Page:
Holly Black has taken this genre, twisted it around, turned it upside down, and created something entirely new, fresh and exciting. The Coldest Girl in Coldtown is a little like a mix between True Blood and Twilight, simultaneously pulling the same strings whilst also making something new. It’s raw and exciting; the vampires are bad – very bad – and the world Black has dreamed up is eerily similar to our own and yet entirely changed.
When Tana wakes up the morning after the party, the house is strangely quiet. Normally her friends would be jostling and laughing, recounting tales from the night before, but as Tana emerges into the day she finds the worst possible scene: a window open, the party-goers dead. All except one: her ex-boyfriend, Aidan, trussed up in one of the bedrooms, a vampire trussed up on the floor next to him.
Tana’s world is one where the vampire virus has spread into the wider population. A world where you lock your doors at dusk and don’t open them again until the sun rises. A world where cities have sealed-off ghettos – Coldtowns – keeping the vampire scourge at bay. New rules apply both inside and outside the Coldtowns; vampires are simultaneously worshipped and feared; and if you get bitten and the Cold takes hold you can be sure that everyone you love will be in danger.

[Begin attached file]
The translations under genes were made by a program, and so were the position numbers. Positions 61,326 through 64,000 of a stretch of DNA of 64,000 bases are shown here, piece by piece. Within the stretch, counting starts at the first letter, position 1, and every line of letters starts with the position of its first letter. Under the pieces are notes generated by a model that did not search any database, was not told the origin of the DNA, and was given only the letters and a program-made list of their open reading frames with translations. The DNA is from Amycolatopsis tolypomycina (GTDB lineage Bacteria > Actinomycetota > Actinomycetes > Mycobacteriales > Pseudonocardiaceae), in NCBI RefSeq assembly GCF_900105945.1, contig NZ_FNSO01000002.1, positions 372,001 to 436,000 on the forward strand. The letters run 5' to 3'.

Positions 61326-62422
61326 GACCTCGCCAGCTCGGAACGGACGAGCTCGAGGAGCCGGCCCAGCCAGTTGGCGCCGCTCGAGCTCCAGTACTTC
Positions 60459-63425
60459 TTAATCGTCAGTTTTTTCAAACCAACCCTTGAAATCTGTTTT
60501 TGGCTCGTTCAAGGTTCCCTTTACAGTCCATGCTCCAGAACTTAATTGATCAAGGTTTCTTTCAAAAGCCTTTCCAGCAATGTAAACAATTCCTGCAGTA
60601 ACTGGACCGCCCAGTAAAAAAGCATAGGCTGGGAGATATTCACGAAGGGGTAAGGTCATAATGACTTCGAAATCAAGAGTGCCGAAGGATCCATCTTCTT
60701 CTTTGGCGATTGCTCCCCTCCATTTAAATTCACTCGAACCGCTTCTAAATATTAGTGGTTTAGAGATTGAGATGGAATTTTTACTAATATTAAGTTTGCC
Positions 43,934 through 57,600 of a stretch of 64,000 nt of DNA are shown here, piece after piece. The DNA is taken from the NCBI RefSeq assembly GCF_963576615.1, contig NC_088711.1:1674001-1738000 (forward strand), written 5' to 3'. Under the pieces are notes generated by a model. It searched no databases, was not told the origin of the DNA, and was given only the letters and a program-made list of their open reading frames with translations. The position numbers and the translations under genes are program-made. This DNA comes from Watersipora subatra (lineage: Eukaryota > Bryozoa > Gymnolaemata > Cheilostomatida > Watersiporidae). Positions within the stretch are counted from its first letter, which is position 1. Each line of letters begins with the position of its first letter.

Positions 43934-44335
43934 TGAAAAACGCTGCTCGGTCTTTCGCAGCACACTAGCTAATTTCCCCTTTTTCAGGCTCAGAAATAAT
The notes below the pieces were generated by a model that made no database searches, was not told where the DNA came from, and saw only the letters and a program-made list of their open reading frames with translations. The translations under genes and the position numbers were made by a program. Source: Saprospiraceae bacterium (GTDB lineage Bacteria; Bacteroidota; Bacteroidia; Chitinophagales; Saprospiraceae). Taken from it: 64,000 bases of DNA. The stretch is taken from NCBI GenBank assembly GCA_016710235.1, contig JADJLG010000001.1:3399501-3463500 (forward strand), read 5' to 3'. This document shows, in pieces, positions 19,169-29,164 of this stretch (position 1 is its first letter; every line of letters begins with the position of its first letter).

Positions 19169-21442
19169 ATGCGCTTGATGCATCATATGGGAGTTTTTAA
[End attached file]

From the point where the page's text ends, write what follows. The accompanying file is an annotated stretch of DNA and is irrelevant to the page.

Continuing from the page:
I thoroughly, thoroughly enjoyed this book – Tana is the perfect balance of strong heroine acting in the moment versus naïve girl running from her past, trying her best to find the better future and protect those she loves. Black’s writing and the speed of the plot completely sucked me in – the continuous changes of fortune, the black, white and grey characters dancing in and out of the storyline, the intriguing history of both the vampire Gavriel and the vampire menace. I’m fairly good at unpicking plots, seeing where they’re going to lead, but at several points in this story I really didn’t know who was misleading who, who knew who was telling the truth, or who was going to come out the winner.
Anyone can enter a Coldtown, but no-one can ever leave. After she finds Aidan tied up on the bed, everything changes for Tana – for the second time in her life – and while she may have a plan, who knows what turns of fate are going to get in the way of her seeing it through. I liked lots of things about this book, not least the fabulous new take on the vampire genre, Black’s witty banter, and the tentative feelings between Tana and Gavriel, but also the fact that while in some ways Tana’s world could be considered post-apocalyptic – struggling against a mass epidemic with no cure – instead of falling to its knees, it remains a fully functioning modern society, simply one that has adjusted it’s ways accordingly.
I have one simple question: Will there be more?